"A concept is an idea and now we have to operationalize it and get feedback from the folks that [will] actually use it," he said Wednesday, following his keynote speech at the International Armored Vehicles conference.

U.S. Army Pacific is working closely with the joint Pacific Command to finalize these exercises, Perkins said, and start leveraging capacity and capability already found in their domains. TRADOC personnel are helping design the exercises and will plan to interact with exercise participants to find ways to fight in multiple domains.

Soldiers in Europe are expected to do similar exercises next year, the general said.

"Let's take what we have now and use it better," he said. "Where are our shortcomings? Can we highlight them through exercises and help inform our requirements for the future?"

Since the concept is not tailored to a certain theater, he said crosstalk between the services and TRADOC will hopefully shore up unique characteristics in how Soldiers deploy multi-domain tactics in various locations around the world.

"The principles could be the same but the actual characteristics of the solution could be quite different," he said of the concept. "In a macro sense, it is theater non-specific."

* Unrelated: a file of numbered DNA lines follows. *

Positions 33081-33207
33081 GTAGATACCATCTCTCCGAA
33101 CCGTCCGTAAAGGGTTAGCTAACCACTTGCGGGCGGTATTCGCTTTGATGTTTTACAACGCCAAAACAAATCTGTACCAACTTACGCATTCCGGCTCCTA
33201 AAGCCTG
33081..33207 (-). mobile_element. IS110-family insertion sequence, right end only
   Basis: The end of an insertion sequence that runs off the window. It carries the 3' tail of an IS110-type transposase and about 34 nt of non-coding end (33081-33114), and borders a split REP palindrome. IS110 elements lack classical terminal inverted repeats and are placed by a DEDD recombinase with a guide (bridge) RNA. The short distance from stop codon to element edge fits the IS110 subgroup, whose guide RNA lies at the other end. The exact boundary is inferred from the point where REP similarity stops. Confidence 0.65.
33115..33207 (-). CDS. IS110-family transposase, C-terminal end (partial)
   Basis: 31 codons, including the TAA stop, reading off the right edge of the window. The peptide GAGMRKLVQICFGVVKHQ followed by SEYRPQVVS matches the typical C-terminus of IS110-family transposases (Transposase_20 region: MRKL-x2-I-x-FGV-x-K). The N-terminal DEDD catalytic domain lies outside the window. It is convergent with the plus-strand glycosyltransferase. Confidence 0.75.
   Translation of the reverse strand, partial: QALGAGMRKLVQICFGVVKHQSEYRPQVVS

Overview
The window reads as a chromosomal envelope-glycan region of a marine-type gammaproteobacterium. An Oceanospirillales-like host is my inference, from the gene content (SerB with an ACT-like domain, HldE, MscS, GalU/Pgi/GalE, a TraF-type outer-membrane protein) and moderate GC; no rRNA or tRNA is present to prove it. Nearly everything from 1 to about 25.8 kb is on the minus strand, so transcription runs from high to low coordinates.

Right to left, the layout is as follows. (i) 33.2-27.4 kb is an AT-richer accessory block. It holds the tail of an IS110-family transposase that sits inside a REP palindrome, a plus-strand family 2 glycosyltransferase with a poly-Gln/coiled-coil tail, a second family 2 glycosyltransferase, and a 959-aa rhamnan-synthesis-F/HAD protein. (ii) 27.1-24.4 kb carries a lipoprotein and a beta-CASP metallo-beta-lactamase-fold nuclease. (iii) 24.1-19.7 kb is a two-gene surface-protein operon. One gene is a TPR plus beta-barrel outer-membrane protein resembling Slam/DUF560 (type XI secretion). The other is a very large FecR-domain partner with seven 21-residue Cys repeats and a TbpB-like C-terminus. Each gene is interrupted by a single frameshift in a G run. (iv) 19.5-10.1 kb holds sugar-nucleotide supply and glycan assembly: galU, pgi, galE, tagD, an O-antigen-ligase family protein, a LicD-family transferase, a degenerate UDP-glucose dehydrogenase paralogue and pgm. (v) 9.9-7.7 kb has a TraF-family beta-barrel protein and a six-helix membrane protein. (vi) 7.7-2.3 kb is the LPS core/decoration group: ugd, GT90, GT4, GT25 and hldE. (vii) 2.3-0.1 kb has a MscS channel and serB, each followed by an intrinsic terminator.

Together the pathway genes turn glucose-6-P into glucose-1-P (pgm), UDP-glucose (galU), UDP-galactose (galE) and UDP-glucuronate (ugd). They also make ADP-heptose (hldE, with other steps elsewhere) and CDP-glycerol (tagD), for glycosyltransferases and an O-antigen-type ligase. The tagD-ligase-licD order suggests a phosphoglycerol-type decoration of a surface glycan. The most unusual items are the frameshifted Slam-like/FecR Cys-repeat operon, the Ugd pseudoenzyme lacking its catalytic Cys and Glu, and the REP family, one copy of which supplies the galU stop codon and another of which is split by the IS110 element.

Besides large exercises, he said, TRADOC is also trying to get units to use the concept in their day-to-day activities and training so the command can get continuous feedback rather than just one chunk of it after an exercise.

It's still too early to know when the multi-domain concept will be completed. Perkins previously said that the air/land concept that the Army had used before took eight years to be implemented after it first was introduced in 1973. While he doesn't expect multi-domain to take that long, he does expect that getting all of the services on board will be a long process.

Bureaucracy, not the mindset of individuals, is perhaps the biggest challenge facing the concept's rollout, he said.

As Congress typically appropriates money for tangible items, like equipment and vehicles, a change in thinking may be needed to get funds for future capabilities.

"We're trying to take those resources and spread them out to capabilities, and the system is not set up to deliver resources like that," he said. "It delivers resources for things, not capabilities. How do you start changing the bureaucracy and processes to align with producing what we actually need?"

But a portion of future funding will likely be needed to upgrade combat vehicles so they can keep an edge in full-spectrum warfare.

"I think what you're going to have is no more one-trick ponies," the general said. "You can't just have a vehicle that does this, and that's all it does."

He said he'd prefer to have "optionally manned" vehicles that can be driven with or without a human crew, depending on the situation.

So, if one of these vehicles had to be part of a breaching operation, the Soldiers could dismount and later hop back on after the danger has passed. Or, in a firefight, Soldiers could get out and engage the enemy while the autonomous vehicle provides cover fire to them, he noted.